GRAND RAPIDS, Mich. (WOOD) — The Kent County Animal Shelter has received a $90,000 donation from a woman who had a love of animals.

The Marie B. Schipper Trust officially donated the money Thursday morning, Kent County said in a release. The county believes it is the biggest donation ever given to the animal shelter.

“It’s hugely significant,” Angela Hollinshead, the director of the animal shelter, said. “With this single donation, we were able to check two of our biggest projects off the list and get them completed by the end of the year.”

She told News 8 she couldn’t believe it when she first saw the dollar amount.

“When … I was reading through the details, I had to freeze for a second, because I thought, ‘$90,000? Is that the total amount?'” she said. “I had to reread it and reread it, and then finally I realized that’s what I’m reading: It’s an individual gift of $90,000 coming to the Kent County Animal Shelter from the Marie Schipper Trust.”

She said the animal shelter gets a few trust gifts each year, but they’re usually much smaller.

“I saw the amount and I thought, ‘Wow,'” Hollinshead said.

Schipper died in 2021 at 85 years old. She grew up on a Newaygo County farm with six siblings and had many cats and dogs throughout her life.

“I am sure my aunt is beaming in heaven looking down and seeing what is going on,” her niece and executor of the estate, Sheryl Schipper, said in the release.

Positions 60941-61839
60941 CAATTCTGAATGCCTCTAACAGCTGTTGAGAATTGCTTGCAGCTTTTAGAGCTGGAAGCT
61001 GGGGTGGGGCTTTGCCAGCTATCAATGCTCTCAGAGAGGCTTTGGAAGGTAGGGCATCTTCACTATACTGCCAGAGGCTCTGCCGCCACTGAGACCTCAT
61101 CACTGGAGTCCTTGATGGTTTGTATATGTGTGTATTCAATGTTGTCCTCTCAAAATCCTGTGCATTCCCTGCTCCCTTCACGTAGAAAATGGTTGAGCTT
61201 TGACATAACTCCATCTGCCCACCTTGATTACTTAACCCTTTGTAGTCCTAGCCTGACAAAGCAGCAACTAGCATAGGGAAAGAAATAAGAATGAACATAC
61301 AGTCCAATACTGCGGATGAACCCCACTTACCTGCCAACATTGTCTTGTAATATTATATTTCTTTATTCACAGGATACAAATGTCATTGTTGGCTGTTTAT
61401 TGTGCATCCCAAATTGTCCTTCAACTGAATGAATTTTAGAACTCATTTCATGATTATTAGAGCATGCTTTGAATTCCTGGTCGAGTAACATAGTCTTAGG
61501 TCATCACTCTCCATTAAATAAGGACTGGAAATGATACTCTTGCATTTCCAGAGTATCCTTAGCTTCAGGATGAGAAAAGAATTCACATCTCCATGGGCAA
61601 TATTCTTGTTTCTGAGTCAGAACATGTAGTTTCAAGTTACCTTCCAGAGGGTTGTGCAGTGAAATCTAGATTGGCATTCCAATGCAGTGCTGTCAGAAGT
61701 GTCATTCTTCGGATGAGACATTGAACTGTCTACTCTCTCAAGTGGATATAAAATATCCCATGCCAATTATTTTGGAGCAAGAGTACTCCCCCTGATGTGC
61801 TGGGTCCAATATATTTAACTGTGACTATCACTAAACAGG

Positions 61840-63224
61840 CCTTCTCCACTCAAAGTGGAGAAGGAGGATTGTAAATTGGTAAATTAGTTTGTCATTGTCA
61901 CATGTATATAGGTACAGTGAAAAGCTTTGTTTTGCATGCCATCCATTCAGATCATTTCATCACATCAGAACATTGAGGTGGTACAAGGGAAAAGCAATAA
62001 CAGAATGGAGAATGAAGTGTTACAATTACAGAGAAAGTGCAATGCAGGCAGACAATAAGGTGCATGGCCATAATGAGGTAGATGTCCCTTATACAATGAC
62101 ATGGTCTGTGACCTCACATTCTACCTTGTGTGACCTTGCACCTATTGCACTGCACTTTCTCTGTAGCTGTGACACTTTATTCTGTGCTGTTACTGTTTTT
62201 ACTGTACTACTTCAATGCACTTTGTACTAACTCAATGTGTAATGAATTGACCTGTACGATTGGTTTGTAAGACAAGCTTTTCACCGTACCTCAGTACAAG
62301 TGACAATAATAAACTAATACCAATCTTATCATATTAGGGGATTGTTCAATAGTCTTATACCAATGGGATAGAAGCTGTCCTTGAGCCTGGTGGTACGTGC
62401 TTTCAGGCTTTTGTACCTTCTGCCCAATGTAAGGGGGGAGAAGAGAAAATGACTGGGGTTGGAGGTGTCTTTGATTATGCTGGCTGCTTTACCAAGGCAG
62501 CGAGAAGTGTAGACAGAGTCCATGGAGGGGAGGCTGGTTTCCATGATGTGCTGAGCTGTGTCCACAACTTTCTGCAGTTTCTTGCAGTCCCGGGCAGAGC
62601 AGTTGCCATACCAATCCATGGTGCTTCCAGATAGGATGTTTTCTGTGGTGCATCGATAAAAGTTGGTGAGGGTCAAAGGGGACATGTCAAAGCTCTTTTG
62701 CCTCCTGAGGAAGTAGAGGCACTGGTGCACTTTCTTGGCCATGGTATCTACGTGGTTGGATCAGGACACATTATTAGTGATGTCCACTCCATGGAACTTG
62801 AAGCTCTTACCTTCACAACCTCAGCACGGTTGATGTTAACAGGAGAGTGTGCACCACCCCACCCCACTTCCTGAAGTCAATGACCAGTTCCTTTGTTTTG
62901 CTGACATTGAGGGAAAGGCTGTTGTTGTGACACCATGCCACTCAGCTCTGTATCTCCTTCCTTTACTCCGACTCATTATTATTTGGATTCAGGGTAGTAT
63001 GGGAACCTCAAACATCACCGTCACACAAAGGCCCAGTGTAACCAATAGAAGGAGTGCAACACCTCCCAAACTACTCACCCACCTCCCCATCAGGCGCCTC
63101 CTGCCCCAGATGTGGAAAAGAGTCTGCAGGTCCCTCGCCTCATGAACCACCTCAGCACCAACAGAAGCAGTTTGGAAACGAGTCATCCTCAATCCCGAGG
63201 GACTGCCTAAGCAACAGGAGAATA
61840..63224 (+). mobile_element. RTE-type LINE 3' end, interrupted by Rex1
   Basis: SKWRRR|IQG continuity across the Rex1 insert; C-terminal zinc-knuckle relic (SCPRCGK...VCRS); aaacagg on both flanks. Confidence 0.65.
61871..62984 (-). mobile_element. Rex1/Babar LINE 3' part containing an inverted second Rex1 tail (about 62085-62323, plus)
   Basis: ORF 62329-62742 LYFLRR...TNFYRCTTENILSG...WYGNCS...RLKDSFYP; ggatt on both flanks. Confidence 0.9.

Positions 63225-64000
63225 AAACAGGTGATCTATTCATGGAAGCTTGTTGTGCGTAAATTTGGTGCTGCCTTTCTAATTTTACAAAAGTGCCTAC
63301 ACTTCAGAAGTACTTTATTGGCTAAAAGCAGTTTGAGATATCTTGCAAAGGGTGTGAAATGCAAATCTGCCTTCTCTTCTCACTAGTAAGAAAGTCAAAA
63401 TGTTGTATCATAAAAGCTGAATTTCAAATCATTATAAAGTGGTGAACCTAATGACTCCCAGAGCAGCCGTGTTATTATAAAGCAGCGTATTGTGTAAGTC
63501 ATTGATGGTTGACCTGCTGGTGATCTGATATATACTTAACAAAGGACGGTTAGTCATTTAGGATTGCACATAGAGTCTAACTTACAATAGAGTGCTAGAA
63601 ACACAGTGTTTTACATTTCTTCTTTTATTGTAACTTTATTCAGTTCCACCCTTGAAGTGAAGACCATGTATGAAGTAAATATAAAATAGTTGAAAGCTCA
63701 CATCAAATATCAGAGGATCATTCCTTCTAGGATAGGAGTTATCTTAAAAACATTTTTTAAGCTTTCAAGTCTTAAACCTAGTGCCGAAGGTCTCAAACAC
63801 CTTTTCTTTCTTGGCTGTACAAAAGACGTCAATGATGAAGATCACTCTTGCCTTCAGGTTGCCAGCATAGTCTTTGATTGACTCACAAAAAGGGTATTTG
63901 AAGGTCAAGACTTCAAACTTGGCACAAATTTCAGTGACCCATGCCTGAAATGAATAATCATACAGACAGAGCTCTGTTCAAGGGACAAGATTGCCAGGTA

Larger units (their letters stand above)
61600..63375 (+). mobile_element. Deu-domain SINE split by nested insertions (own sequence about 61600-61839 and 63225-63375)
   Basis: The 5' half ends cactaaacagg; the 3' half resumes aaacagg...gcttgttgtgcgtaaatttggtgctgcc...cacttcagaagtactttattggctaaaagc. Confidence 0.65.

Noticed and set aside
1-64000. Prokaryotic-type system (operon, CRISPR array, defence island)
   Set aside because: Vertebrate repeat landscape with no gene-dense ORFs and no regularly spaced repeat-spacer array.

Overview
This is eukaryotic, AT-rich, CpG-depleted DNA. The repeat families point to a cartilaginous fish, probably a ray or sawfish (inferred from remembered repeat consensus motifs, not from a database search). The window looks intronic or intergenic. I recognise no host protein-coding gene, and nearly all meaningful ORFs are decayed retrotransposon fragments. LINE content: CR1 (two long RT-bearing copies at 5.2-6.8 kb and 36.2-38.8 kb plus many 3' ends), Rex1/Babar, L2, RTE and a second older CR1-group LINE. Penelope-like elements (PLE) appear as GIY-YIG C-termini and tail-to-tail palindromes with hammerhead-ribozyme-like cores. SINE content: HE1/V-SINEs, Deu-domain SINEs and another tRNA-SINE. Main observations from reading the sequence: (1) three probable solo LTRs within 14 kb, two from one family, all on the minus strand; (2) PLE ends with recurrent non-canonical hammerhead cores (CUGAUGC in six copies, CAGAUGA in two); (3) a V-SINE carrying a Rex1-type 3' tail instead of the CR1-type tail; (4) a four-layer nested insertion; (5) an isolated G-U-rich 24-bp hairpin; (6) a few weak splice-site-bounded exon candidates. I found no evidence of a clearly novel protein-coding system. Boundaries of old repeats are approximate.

“I know that my aunt would be very happy to know that part of her legacy will be used to care for animals,” she said. “She had so many cats and dogs throughout her years and they all brought her great joy.”

Her niece said Marie Schipper was a “really good person who loved animals and wanted to help all of them.” She worked as an executive secretary for multiple West Michigan companies and enjoyed reading and music.

Around $49,600 of the donation will be used to build a large, natural enclosure for dogs at the Kent County Animal Shelter.

“Sometimes we have dogs that have really long lengths of stay and they need a lot of enrichment, mental and physical stimulation, to ensure that they’re staying healthy while they’re with us,” Hollinshead explained. “A large, natural area that’s enclosed allows for a lot of enrichment. They can feel the dirt on their paws, they can smell where the squirrels have been, they can get up to full speed running, they can burn off a lot of (energy). And it really will create a better, healthier environment for them to be able to thrive while they’re in our care.”

The enclosure should be ready for dogs by the end of summer.

Around $26,500 will be used to replace an X-ray machine that is more than two decades old. Hollinshead said the old one uses film but the new one will be digital, which will deliver quicker results and require less maintenance. She said that will help the shelter efficiently care for the many animals each year that have injuries when they arrive. The new machine is expected to arrive in mid- to late May.

The rest of the donation will be kept for animal emergency care.

“I can’t convey enough to (Schipper’s) family how grateful we are that we have received these funds,” Hollinshead said.